The Southwestern Historical Quarterly, Volume 93, July 1989 - April, 1990 Page: 413
These folk, driven to the piedmont mills by hard times on the farms,
were not oppressed by their experiences in the mills and did not consti-
tute a caste, Newby believes, since they exercised considerable mobility
in going up and down the economic ladder. There is no mention of the
Southwest in the book, but Texas, of course, did have some textile mills
as well as thousands of poor whites in the East Texas lumber camps in
Newby does not ignore the negative features of the mill hands' lives,
such as the sweltering, lint-filled factories, with unsafe machinery, un-
sanitary facilities, and tobacco juice covering the floor; the lack of school-
ing and the related use of child labor; and fundamentalist, company-
paid preachers offering stand-pat conservatism and a gospel of work.
He asserts that these features are misunderstood, but his attempts to
defend the image of the white folk sometimes seem strained. He argues
that, after all, mill work was easier than picking cotton and there was
much socializing in the factories. The schools were dismal and not
worth attending and, in any case, children's labor provided vital fam-
ily income. Preachers could not be bought, he implies, and even reli-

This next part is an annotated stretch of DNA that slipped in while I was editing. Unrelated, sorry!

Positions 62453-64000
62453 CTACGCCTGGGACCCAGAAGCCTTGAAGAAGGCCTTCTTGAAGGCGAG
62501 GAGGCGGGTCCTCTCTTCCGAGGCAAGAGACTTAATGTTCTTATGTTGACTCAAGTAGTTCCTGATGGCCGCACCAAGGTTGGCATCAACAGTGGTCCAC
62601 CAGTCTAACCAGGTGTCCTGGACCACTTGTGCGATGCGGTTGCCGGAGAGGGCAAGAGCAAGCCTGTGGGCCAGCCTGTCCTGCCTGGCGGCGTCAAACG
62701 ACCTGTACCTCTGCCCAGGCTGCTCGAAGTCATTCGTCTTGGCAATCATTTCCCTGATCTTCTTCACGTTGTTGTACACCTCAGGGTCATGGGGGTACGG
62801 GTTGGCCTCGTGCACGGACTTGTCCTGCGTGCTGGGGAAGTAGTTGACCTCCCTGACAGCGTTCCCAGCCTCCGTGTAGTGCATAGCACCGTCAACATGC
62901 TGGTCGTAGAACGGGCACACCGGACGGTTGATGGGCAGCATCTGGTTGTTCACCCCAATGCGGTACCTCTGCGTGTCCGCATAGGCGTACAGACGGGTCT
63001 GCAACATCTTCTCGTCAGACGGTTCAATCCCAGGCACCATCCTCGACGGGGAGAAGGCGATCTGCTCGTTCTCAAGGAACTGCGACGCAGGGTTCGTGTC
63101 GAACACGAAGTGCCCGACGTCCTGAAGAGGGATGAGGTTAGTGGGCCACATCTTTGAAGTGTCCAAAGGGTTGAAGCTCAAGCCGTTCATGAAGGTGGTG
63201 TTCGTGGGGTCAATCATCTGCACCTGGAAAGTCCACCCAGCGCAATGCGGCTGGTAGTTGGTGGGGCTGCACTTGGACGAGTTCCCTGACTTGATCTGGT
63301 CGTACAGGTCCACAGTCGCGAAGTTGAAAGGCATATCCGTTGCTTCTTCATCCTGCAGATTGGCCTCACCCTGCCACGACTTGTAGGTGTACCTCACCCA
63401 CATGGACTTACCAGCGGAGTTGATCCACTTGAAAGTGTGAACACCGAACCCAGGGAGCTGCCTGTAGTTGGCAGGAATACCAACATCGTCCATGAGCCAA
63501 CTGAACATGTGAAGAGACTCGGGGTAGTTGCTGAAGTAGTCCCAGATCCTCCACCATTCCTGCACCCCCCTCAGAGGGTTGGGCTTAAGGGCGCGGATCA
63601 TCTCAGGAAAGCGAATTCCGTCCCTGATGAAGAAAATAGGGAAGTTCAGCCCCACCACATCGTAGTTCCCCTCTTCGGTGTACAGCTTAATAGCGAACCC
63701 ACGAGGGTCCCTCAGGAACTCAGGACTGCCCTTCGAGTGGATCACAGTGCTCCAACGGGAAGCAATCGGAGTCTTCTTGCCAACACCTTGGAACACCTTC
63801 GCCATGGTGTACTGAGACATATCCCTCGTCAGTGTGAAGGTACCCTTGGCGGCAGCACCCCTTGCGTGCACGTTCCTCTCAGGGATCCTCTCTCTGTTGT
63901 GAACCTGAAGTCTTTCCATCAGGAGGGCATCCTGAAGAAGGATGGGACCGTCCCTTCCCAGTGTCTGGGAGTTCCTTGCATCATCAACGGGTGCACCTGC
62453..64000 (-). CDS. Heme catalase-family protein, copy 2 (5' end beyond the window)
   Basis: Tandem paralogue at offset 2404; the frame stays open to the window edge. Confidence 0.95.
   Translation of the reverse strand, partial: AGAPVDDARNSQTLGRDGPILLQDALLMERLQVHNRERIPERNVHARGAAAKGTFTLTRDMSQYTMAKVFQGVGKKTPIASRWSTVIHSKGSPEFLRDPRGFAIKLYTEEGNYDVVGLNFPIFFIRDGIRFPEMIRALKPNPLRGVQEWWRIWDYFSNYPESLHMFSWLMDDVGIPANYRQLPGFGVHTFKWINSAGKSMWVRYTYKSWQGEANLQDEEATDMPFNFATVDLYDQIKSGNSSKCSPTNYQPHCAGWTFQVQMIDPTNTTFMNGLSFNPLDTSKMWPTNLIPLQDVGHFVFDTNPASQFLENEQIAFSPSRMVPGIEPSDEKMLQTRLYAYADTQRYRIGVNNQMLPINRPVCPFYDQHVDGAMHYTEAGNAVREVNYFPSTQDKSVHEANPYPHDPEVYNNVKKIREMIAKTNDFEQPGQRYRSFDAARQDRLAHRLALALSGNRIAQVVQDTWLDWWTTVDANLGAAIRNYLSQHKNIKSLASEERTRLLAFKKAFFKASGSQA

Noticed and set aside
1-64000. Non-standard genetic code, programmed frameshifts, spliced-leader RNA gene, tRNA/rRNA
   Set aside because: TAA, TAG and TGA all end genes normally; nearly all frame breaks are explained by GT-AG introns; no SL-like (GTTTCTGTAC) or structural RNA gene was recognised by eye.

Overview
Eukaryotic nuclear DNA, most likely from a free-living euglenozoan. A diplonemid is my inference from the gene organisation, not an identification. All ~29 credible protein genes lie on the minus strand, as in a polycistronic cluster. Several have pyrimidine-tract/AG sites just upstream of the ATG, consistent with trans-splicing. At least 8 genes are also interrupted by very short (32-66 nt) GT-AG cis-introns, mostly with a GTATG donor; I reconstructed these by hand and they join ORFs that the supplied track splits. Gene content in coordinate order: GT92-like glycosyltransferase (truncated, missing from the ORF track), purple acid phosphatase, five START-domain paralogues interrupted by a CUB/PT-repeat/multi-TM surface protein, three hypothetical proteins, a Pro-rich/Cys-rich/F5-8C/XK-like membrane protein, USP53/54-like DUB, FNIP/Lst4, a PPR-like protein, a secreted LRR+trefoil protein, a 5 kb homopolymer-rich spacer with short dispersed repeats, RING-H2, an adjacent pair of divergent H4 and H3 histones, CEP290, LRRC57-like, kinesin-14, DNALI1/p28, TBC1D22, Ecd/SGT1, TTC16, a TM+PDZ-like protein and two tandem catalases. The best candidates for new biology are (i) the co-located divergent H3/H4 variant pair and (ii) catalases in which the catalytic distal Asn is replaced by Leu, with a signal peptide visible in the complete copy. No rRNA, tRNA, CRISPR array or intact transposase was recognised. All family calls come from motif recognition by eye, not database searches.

gions committed to social change affirm social order by relieving griev-
ances that might produce social change. The latter implication-that if
churches talk about change, it's less likely to occur-seems particularly
odd, given the preachings and actions of ministers during the civil
rights movement of the 195os and 196os.
Moreover, while the author illustrates that there was considerable
movement of the folk between mill work, sharecropping, and the forest
products industry, this constitutes lateral mobility and fails to prove
that the folk did not constitute a caste. Indeed, the author concedes
that the mill hands could not aspire to become superintendents and
never thought much about advancement anyway, and in many cases
the workers were held in place by their indebtedness to the owners.
While the author may not have dispelled the alleged "fog of preju-
dice and ignorance" (p. 569) that has obscured the history of southern
white working folk, he has probably succeeded in provoking more
thought and argument about the subject.
University of Texas at Arlington GEORGE N. GREEN
Social Change in the Southwest, 1350o-88o. By Thomas D. Hall. (Law-
rence: University Press of Kansas, 1988. Pp. xvi+287. Preface, in-
troduction, figures, tables, maps, notes, references, index. $35.)
Anthropologist Thomas D. Hall has produced an interesting and
useful study in historical sociology that analyzes the process by which
Here’s what’s next.
Show all pages in this issue.
This issue can be searched. Note: Results may vary based on the legibility of text within the document.
Citing and Sharing
Basic information for referencing this web page. We also provide extended guidance on usage rights, references, copying or embedding.
Reference the current page of this Periodical.
Texas State Historical Association. The Southwestern Historical Quarterly, Volume 93, July 1989 - April, 1990, periodical, 1990; Austin, Texas. (texashistory.unt.edu/ark:/67531/metapth101213/m1/469/ocr/: accessed August 27, 2016), University of North Texas Libraries, The Portal to Texas History, texashistory.unt.edu; crediting Texas State Historical Association.